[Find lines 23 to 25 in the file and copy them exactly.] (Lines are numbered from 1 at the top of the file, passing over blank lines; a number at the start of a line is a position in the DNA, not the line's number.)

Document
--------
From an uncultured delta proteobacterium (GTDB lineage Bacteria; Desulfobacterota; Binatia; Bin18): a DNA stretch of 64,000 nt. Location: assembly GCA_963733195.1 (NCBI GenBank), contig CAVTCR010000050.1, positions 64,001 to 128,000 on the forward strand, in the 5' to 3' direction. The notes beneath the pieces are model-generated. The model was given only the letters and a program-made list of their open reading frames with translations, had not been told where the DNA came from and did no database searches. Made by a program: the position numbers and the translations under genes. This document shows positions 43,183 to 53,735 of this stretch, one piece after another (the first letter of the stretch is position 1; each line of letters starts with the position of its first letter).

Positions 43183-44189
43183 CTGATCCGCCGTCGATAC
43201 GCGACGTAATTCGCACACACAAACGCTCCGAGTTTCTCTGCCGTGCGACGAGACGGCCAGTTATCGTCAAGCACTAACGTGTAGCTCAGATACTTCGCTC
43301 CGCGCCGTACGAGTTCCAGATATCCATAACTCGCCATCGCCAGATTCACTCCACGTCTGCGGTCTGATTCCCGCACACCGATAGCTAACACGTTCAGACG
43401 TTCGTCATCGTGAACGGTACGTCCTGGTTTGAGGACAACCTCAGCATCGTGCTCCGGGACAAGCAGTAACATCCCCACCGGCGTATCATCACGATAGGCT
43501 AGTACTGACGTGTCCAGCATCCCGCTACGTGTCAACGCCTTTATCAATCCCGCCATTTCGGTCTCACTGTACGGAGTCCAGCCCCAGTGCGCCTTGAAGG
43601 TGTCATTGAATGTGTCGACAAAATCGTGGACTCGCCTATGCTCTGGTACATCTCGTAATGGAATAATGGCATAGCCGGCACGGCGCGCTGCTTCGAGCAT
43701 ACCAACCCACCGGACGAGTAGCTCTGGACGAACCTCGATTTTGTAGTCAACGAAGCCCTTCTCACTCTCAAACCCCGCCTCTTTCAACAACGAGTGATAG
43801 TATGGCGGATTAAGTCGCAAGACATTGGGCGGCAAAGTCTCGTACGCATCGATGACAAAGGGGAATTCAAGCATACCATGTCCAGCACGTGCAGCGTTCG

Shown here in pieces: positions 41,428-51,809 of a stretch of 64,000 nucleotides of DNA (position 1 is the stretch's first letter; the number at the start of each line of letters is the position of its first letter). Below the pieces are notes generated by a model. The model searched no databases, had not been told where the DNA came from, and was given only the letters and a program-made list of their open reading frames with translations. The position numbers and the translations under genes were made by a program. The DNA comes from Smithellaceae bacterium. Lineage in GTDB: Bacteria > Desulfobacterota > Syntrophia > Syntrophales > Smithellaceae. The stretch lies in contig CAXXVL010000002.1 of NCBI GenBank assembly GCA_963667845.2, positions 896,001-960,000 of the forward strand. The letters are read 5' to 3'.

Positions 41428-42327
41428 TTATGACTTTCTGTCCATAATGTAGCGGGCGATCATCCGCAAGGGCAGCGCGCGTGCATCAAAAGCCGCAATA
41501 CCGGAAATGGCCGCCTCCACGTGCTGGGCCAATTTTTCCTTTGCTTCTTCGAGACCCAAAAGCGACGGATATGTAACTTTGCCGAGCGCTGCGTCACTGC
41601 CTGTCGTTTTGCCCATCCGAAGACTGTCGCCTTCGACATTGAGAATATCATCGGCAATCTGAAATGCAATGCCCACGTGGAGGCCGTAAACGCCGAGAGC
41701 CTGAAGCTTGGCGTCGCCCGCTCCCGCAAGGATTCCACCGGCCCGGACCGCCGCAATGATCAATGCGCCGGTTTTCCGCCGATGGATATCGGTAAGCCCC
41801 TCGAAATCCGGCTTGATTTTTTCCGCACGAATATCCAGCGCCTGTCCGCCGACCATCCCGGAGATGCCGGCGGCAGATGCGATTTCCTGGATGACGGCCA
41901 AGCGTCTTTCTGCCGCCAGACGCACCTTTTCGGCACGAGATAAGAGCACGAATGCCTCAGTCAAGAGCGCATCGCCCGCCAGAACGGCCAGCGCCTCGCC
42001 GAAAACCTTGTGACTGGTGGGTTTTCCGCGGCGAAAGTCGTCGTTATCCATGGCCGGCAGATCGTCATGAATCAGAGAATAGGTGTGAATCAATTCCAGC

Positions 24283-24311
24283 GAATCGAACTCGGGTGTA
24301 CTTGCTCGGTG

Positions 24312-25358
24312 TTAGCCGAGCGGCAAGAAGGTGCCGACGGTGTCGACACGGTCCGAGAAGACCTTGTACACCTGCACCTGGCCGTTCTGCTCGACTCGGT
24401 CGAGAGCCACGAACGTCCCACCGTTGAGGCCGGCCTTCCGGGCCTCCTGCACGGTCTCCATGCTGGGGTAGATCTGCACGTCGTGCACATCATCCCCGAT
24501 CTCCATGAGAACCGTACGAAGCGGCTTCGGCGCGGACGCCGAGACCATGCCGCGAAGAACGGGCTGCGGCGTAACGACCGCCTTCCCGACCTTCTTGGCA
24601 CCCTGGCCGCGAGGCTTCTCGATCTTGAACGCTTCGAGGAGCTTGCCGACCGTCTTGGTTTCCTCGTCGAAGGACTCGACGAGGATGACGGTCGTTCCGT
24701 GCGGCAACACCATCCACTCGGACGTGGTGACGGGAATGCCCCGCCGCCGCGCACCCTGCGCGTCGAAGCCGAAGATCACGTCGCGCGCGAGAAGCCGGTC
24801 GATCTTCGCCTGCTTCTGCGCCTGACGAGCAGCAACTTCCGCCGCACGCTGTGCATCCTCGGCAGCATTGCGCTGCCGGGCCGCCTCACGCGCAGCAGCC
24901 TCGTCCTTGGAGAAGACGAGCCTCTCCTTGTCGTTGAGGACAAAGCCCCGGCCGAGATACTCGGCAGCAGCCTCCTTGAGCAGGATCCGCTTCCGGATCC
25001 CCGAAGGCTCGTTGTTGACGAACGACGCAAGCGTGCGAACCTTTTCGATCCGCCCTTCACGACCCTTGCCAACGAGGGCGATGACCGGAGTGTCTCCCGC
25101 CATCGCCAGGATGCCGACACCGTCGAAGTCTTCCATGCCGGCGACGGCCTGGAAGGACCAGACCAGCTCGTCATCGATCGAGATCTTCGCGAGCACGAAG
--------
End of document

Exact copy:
Positions 24312-25358
24312 TTAGCCGAGCGGCAAGAAGGTGCCGACGGTGTCGACACGGTCCGAGAAGACCTTGTACACCTGCACCTGGCCGTTCTGCTCGACTCGGT
24401 CGAGAGCCACGAACGTCCCACCGTTGAGGCCGGCCTTCCGGGCCTCCTGCACGGTCTCCATGCTGGGGTAGATCTGCACGTCGTGCACATCATCCCCGAT